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Crs Report for Congress Received through the Crs Web Defense : Fy ...

By: Stephen Daggett

Summary: On February 7, 2005, the Administration released its FY2006 federal budget request. The request includes $441.8 billion in new budget authority for national defense, of which $421. billion is for military activities of the Department of Defense (DOD), $17.5 billion for atomic energy defense activities of the Department of Energy, and $3. billion for defense-related activities of other agencies. The FY2006 request does not include funding for ongoing military ope...

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Taiwan: Major U.S. Arms Sales Since 1990

By: Shirley A. Kan

Excerpt: This report discusses U.S. security assistance for Taiwan, formally called the Republic of China (ROC), including policy issues for Congress. It also lists sales of major defense articles and services to Taiwan, as approved by the Administration, proposed in Letters of Offer and Acceptance, and notified to Congress since 1990.

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Foreign Relations Authorization, Fy2003 : An Overview

By: Susan B. Epstein

Summary: Congress is required by law to authorize the spending of appropriations for the State Department and foreign policy activities every two years. The authorization process dovetails with the annual appropriation process for the Department of State (within the Commerce, Justice, State and Related Agency appropriation) and foreign policy/foreign aid activities (within the foreign operations appropriation).

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Foreign Affairs, Defense, And Trade : Key Issues for the 108Th Con...

By: Lawrence Kapp

Summary: The 108th Congress will be faced early on with a number of pressing foreign affairs, defense, and trade issues. This report provides background information on the issues most likely to be taken up in the first session, analyzes the congressional role in shaping U.S. policy on these key issues, and lists CRS products that provide more detailed discussion and analysis. The terrorist attacks on the World Trade Center and the Pentagon dramatically altered the U.S. p...

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Foreign Affairs, Defense, And Trade : Key Issues for the 108Th Con...

By: Lawrence Kapp

Excerpt: As the global campaign against terrorism continues and a possible war with Iraq looms, Congress must complete action on the FY2003 appropriations bills and begin consideration of the budget for FY2004. Congressional actions are likely to reflect the reality that the September 11, 2001, terrorist attacks on the United States (hereafter referred to as 9/11) have, in some fundamental ways, changed America and the way it looks at the world. For many, 9/11 destroyed ...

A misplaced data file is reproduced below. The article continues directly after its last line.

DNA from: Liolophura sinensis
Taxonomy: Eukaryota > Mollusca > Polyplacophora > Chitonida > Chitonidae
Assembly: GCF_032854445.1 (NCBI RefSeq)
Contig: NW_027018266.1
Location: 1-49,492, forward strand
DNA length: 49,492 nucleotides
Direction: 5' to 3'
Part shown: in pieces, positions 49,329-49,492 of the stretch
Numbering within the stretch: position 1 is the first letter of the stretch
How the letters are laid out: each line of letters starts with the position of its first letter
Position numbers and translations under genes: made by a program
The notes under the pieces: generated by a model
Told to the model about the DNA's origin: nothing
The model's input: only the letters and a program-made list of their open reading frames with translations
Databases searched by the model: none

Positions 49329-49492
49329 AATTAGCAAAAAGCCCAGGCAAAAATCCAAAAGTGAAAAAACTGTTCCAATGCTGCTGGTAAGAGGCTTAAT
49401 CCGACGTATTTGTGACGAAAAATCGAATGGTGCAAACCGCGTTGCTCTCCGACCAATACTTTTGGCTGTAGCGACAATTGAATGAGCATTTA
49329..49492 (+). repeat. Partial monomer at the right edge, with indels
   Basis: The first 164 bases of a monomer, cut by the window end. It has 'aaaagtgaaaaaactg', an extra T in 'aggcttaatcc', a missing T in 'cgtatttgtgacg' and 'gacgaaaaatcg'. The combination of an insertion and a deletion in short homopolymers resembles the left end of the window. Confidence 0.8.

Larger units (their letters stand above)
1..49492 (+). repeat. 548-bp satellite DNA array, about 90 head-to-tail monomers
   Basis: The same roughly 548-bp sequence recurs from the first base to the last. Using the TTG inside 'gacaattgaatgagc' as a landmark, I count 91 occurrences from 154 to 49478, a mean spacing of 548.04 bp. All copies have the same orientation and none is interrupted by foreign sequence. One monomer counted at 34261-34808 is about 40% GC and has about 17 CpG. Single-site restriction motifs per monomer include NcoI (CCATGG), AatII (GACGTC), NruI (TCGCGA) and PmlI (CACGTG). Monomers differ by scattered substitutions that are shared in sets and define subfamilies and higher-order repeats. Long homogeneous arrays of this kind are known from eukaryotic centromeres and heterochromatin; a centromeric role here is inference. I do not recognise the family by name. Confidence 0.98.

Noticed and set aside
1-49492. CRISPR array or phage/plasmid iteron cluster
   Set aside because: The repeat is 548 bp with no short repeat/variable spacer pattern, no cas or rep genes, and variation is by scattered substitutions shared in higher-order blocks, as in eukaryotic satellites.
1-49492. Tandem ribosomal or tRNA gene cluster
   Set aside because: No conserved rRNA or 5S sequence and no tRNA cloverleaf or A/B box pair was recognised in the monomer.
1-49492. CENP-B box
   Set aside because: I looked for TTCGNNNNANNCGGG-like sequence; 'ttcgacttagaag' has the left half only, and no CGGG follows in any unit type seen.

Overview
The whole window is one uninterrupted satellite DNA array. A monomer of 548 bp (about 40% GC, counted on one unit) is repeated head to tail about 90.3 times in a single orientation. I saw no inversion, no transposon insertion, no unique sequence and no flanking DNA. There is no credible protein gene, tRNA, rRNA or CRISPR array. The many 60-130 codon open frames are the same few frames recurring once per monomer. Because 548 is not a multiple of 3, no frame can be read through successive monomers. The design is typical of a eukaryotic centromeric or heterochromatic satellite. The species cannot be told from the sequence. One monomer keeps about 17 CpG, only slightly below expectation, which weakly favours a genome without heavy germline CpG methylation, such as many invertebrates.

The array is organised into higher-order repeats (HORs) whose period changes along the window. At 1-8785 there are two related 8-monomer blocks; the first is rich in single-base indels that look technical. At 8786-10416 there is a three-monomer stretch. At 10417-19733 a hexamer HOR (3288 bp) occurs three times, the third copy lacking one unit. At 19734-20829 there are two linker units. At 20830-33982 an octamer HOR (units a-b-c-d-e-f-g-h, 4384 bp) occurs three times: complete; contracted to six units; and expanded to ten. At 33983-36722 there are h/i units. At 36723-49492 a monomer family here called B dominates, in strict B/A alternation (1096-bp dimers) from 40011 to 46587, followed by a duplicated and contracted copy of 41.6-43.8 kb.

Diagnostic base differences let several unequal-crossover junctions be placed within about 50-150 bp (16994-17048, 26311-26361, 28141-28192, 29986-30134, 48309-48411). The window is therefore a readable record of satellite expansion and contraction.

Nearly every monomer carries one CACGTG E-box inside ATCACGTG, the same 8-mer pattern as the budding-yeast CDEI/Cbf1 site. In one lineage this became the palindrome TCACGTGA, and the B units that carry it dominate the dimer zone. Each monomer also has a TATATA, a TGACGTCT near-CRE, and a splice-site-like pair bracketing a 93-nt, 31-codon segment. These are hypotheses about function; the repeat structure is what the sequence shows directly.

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Making Twenty-first Century Strategy : An Introduction to Modern N...

By: Dennis M. Drew; Donald M. Snow

Snow’s and Drew’s newest version has been slightly retitled and almost totally rewritten to reflect radically changed politicalmilitary realities. Making Twenty-First-Century Strategy addresses not only traditional strategy concerns but also the chaotic nature of the post–Cold War world and the stark realities of terrorism, nuclear proliferation, and military conflicts along religious fault lines. Although the authors have changed a great deal in this edition, the orig...

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Facing the Future : Meeting the Threats and Challenges of the 21St...

By: Department of Defense

Government Reference Publication

Excerpt: First and foremost, al Qaeda, the global terrorist network responsible for the September 11 attacks, is under severe pressure ... its assets seized in more than 160 countries around the world, its financial network exposed and thwarted, its home base and host regime in Afghanistan destroyed, its network fractured, and three-quarters of its top leadership killed or captured.

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Crs Report for Congress Received through the Crs Web

By: Alfred B. Prados

Summary: Iraq has not fully complied with terms of the cease-fire agreements that followed the expulsion of Iraqi forces from Kuwait in early 1991. Several Iraqi violations of cease-fire provisions have resulted in brief military confrontations between Iraq and the United States, supported in some cases by other allied forces. Iraqi violations prompting a U.S. military response have fallen into four general categories: obstruction of U.N. weapons inspection teams, involv...